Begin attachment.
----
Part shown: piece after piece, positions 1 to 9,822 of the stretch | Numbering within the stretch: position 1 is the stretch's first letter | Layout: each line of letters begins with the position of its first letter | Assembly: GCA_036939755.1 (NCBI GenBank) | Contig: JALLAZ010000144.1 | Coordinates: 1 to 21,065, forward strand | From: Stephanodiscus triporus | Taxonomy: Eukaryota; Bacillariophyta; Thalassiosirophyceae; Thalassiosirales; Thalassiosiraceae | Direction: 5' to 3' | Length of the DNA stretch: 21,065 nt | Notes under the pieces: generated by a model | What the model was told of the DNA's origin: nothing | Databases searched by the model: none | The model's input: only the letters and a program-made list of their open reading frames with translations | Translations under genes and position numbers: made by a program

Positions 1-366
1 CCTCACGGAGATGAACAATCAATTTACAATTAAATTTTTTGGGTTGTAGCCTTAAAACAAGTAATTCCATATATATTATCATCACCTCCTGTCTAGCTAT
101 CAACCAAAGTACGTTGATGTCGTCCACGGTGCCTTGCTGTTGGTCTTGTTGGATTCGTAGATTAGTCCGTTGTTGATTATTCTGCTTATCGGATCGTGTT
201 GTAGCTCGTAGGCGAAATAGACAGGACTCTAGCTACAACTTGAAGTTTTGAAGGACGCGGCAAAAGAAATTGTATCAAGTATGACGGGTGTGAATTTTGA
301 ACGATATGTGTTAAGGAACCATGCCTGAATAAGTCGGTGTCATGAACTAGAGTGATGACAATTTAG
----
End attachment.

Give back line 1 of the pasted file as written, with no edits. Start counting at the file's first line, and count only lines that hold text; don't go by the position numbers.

Part shown: piece after piece, positions 1 to 9,822 of the stretch | Numbering within the stretch: position 1 is the stretch's first letter | Layout: each line of letters begins with the position of its first letter | Assembly: GCA_036939755.1 (NCBI GenBank) | Contig: JALLAZ010000144.1 | Coordinates: 1 to 21,065, forward strand | From: Stephanodiscus triporus | Taxonomy: Eukaryota; Bacillariophyta; Thalassiosirophyceae; Thalassiosirales; Thalassiosiraceae | Direction: 5' to 3' | Length of the DNA stretch: 21,065 nt | Notes under the pieces: generated by a model | What the model was told of the DNA's origin: nothing | Databases searched by the model: none | The model's input: only the letters and a program-made list of their open reading frames with translations | Translations under genes and position numbers: made by a program